- The Washington Times - Saturday, April 2, 2005

The windup was stilted, the follow-through was awkward and several balls were fired straight toward the ground.

But with a few errant pitches from District Mayor Anthony A. Williams to varsity players from Eastern High School, the latest baseball life of RFK Stadium began yesterday.

Williams, along with a large collection of city officials and invited guests, toured RFK as workers scrambled to put the finishing touches on a frenetic, $18.4million renovation project.

The Washington Nationals officially will christen RFK tomorrow with their final exhibition game of the year against the New York Mets. But Williams and the Eastern players had a sneak preview yesterday, venturing onto the pristine playing field, complete with newly painted baselines, for about 30 minutes of catch.

Williams, whose official baseball career ended about 40 years ago in a Los Angeles Little League, hardly resembled Sandy Koufax or Bob Gibson, the Hall of Famers Williams jokingly said Wednesday he hoped to emulate. But after being able to experience some of the first fruits of his efforts to return baseball to Washington, the mayor was ecstatic. Williams will throw out the first pitch tomorrow.

“This is one of my top achievements, no question,” Williams said, clad in a Nationals warmup suit and an Eastern ball cap. “This effort and the new stadium along the Anacostia River waterfront [due to open in 2008] are going to have a great impact on the city, just like the MCI Center. I look around RFK, and I see new features but still having the same classic RFK quality to it that we all know and love. Hopefully the stands will bounce.”

Tomorrow’s exhibition, while still nowhere near a sellout, is expected to have a crowd of between 30,000 and 35,000 after a recent spike in ticket sales. That total will include several thousand free tickets to area youth and workers from the RFK renovation, but the Nationals have sold more than 24,000, substantially more than 20,000 originally projected by the club.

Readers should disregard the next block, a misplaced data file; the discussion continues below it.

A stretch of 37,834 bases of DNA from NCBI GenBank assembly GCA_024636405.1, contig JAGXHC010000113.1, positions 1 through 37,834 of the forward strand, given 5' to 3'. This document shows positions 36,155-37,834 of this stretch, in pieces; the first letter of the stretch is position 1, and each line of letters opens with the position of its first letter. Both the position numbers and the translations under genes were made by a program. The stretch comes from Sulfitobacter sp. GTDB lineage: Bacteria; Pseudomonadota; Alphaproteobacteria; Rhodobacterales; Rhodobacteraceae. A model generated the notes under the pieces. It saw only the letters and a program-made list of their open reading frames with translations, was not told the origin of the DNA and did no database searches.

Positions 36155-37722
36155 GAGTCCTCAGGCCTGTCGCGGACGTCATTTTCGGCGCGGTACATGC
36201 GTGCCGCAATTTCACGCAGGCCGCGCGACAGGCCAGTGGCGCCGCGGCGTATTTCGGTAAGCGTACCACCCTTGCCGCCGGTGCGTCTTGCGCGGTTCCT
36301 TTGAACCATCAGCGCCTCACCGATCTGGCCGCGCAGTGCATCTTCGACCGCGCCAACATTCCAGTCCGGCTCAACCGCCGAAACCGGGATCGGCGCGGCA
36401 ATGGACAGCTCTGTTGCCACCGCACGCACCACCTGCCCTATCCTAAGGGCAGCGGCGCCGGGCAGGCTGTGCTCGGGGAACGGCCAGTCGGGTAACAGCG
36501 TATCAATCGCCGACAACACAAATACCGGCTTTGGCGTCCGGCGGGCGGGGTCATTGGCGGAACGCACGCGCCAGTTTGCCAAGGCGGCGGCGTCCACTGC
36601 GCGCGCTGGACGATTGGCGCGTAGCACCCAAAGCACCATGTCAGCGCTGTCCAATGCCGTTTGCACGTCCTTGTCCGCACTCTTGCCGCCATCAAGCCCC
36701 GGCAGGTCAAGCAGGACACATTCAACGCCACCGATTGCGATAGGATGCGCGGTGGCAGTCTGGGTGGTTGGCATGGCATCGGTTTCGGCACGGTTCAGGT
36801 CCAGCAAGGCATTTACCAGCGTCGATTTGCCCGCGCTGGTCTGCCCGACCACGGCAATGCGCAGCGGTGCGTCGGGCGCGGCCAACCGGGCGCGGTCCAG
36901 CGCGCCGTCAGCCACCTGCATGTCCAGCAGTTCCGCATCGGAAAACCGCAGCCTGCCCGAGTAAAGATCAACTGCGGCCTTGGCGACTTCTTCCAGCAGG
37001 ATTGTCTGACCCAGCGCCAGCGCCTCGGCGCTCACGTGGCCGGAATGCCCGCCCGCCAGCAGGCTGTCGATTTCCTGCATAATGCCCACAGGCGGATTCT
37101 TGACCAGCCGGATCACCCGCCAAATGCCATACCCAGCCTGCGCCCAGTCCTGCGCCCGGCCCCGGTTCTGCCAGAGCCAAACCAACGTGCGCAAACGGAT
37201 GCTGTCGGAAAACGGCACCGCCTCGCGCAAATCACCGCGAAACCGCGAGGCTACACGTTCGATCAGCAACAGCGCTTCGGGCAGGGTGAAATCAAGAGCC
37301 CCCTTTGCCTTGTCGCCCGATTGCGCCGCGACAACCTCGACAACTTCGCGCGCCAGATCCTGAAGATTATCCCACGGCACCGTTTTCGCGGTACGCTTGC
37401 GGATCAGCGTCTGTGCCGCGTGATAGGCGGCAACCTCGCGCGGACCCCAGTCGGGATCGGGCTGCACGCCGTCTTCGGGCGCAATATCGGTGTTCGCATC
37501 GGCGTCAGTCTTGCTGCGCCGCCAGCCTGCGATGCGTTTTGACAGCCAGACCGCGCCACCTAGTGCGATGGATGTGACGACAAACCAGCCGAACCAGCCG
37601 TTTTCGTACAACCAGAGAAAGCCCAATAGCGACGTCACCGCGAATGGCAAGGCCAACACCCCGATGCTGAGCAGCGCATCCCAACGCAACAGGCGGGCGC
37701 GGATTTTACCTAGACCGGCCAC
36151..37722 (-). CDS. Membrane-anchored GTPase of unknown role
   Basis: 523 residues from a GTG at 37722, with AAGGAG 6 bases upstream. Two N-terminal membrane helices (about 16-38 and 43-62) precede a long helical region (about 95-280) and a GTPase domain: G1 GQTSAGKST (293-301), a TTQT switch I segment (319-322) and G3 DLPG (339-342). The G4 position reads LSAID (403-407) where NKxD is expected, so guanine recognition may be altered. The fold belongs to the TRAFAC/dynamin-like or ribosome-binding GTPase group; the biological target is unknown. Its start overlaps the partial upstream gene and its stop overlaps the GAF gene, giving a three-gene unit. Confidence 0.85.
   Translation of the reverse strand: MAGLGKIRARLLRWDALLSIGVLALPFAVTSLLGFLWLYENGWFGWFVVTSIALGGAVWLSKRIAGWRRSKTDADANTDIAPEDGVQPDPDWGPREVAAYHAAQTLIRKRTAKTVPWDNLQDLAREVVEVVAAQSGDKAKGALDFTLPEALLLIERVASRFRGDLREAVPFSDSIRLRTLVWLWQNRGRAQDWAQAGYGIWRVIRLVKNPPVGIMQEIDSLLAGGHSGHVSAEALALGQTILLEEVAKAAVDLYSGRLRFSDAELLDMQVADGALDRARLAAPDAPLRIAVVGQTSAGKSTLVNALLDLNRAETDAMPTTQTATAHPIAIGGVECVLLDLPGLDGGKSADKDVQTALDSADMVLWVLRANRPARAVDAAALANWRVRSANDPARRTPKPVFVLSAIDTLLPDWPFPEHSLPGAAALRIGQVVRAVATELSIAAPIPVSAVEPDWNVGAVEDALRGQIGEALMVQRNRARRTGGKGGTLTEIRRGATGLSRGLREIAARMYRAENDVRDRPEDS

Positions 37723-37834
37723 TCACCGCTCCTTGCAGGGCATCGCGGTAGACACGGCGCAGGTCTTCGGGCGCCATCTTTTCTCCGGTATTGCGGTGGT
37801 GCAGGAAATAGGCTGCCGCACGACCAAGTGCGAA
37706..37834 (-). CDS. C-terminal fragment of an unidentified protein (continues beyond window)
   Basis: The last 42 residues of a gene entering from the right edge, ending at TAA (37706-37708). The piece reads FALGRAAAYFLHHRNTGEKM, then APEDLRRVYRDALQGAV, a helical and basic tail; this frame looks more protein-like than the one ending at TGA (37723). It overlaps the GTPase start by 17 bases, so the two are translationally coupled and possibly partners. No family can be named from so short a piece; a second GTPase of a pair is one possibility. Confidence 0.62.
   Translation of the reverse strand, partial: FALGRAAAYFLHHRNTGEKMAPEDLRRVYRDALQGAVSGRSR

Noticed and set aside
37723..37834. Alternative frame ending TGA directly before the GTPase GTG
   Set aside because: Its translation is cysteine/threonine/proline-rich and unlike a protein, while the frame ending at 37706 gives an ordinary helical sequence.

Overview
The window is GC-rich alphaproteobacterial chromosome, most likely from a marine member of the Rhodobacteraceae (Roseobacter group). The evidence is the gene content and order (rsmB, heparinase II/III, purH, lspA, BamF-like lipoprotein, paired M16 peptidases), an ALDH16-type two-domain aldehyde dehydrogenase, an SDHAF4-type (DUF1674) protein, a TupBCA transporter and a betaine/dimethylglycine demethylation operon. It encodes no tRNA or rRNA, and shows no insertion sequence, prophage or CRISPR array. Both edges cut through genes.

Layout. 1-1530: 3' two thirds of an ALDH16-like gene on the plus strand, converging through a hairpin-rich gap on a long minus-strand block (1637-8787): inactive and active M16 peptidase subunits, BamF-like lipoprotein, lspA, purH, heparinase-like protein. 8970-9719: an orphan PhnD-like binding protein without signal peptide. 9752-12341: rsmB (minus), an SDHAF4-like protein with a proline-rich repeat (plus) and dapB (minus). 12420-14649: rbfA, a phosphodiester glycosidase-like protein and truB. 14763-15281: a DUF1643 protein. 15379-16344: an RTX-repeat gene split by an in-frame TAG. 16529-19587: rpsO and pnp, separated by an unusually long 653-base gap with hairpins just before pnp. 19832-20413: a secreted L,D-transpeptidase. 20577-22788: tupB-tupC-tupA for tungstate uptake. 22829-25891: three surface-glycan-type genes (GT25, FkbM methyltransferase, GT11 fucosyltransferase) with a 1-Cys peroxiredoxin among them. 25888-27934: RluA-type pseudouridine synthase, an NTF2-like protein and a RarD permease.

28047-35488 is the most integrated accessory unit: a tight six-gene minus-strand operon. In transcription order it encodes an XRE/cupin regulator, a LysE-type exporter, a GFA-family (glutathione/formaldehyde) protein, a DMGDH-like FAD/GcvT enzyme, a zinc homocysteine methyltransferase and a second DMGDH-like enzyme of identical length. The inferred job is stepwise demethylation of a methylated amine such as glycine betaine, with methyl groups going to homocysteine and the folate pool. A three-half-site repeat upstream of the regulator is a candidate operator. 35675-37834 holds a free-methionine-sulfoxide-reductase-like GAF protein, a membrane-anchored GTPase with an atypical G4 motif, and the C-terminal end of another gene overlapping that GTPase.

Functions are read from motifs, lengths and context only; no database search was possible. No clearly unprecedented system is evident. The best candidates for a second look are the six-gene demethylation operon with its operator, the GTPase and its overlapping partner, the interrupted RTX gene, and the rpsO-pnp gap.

Proceeds from the contest, billed as “the mayor’s game,” will go to the Nationals’ charitable foundation.

“I was shocked when I looked at the latest [sales] numbers. We’ve had a major run-up in the last few days. We’re very pleased,” Nationals president Tony Tavares said.

Meanwhile, D.C. Sports & Entertainment officials yesterday conducted the first of several meetings planned in the coming days with prospective purchasers of a partial-naming rights contract for RFK Stadium. The sports commission is seeking to have a corporate name precede the RFK Stadium moniker in a three-year pact generating between $4million and $6million total for District youth recreation facilities.

Mark Tuohey, sports commission chairman, declined to name the companies seeking the naming rights. But the interest finally marks the arrival of official, written proposals after commission officials were inundated with lukewarm telephone inquiries that never generated genuine bids.

“It’s taken a while to get to this point, but we have several proposals now coming in that we think could have some real promise,” Tuohey said. “I still think we can get this done and have a deal in time for the [April 14] home opener.”

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